Does it have to be GLASS jars?
You can use an original vinegar container or glass jars… something to prevent the vinegar from leaching chemicals from plastic.
Can I freeze peelings until I get enough to make a scented vinegar? Or would them freezing take away the effectiveness of the peels
Interesting question, Kari! I’ve never tried freezing the peels but it should work. You can also add a few peels at a time to the jar of vinegar. Good luck!
I was wondering something along the same lines. I don’t usually have half a jar of peels laying around at one time. 😛 Just one here and there as I use lemons/limes for cooking. I would assume that if they dry out first they won’t be as potent since the oils would have evaporated? If adding to the jar of vinegar over time, would not boiling the vinegar first be an issue (I’m not sure I understand why it needs to be boiled)?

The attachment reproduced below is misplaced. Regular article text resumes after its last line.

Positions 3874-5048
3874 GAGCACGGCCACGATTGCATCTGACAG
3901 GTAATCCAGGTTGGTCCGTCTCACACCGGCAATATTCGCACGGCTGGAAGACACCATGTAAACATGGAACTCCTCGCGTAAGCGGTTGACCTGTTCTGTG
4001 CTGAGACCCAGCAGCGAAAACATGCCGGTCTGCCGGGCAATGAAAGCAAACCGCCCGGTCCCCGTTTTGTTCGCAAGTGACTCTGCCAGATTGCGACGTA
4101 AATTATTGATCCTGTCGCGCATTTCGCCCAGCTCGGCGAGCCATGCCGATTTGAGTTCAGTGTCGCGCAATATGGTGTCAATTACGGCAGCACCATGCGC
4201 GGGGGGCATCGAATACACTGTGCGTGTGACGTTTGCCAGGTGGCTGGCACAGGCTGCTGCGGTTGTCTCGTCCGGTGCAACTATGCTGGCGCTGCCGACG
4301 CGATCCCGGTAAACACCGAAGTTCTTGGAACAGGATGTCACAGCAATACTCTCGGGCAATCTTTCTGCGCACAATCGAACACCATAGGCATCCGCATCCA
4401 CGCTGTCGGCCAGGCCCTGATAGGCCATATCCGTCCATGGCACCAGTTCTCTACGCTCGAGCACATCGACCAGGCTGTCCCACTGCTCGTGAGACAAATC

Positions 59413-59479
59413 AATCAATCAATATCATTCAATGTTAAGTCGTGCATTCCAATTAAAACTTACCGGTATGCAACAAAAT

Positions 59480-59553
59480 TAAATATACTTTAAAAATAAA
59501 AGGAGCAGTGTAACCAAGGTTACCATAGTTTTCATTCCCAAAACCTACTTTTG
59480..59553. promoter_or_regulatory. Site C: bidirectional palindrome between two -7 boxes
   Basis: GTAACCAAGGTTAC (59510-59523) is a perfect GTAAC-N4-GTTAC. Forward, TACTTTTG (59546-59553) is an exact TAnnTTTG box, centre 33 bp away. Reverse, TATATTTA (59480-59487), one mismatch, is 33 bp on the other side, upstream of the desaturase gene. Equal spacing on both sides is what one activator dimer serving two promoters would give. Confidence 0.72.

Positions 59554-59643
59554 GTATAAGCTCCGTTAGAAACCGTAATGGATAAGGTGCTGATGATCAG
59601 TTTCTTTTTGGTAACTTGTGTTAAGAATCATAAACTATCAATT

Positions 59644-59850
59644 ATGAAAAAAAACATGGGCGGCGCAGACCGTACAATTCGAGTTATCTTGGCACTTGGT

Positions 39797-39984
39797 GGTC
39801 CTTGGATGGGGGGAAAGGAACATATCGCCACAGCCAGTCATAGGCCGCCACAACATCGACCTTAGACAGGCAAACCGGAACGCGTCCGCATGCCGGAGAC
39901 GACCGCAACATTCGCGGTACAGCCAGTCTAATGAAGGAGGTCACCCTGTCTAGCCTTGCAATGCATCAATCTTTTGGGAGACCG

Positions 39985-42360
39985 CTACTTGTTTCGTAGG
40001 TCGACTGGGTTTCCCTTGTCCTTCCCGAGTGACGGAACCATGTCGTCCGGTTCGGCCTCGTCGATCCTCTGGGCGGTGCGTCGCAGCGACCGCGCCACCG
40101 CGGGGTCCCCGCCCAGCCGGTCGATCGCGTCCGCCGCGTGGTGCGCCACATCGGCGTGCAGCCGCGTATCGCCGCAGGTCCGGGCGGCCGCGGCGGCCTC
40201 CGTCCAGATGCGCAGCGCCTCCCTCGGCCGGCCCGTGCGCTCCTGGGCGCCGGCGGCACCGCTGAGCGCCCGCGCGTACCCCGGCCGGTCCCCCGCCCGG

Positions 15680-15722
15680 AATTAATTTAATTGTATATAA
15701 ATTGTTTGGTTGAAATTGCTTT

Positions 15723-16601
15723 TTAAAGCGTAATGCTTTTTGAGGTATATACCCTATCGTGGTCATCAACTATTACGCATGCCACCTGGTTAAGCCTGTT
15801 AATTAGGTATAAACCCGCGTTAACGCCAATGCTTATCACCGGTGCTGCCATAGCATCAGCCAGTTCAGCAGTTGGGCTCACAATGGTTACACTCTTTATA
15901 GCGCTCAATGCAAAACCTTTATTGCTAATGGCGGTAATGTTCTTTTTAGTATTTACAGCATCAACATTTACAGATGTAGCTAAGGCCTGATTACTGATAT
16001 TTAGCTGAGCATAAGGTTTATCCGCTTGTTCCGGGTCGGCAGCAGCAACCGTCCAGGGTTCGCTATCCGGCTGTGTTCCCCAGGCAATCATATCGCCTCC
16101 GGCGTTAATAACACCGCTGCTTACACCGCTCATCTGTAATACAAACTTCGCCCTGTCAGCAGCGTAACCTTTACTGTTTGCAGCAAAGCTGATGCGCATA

The vinegar only needs to be boiled to make the scent develop more quickly. Room temp works if you are not in a hurry. If you have just one peel you could just make a small jar of vinegar! 😉
I just made a batch of lemon basil vinegar for cleaning. The pine/evergreen sounds wonderful. I’m wondering if it’s sticky? I think of the sap from the trees. Thanks for your great ideas!
No, it’s not sticky at all! Hope you enjoy the scented vinegar.
Does it still smell like vinegar? Someone in my house HATES the smell of vinegar, so I never really clean with it.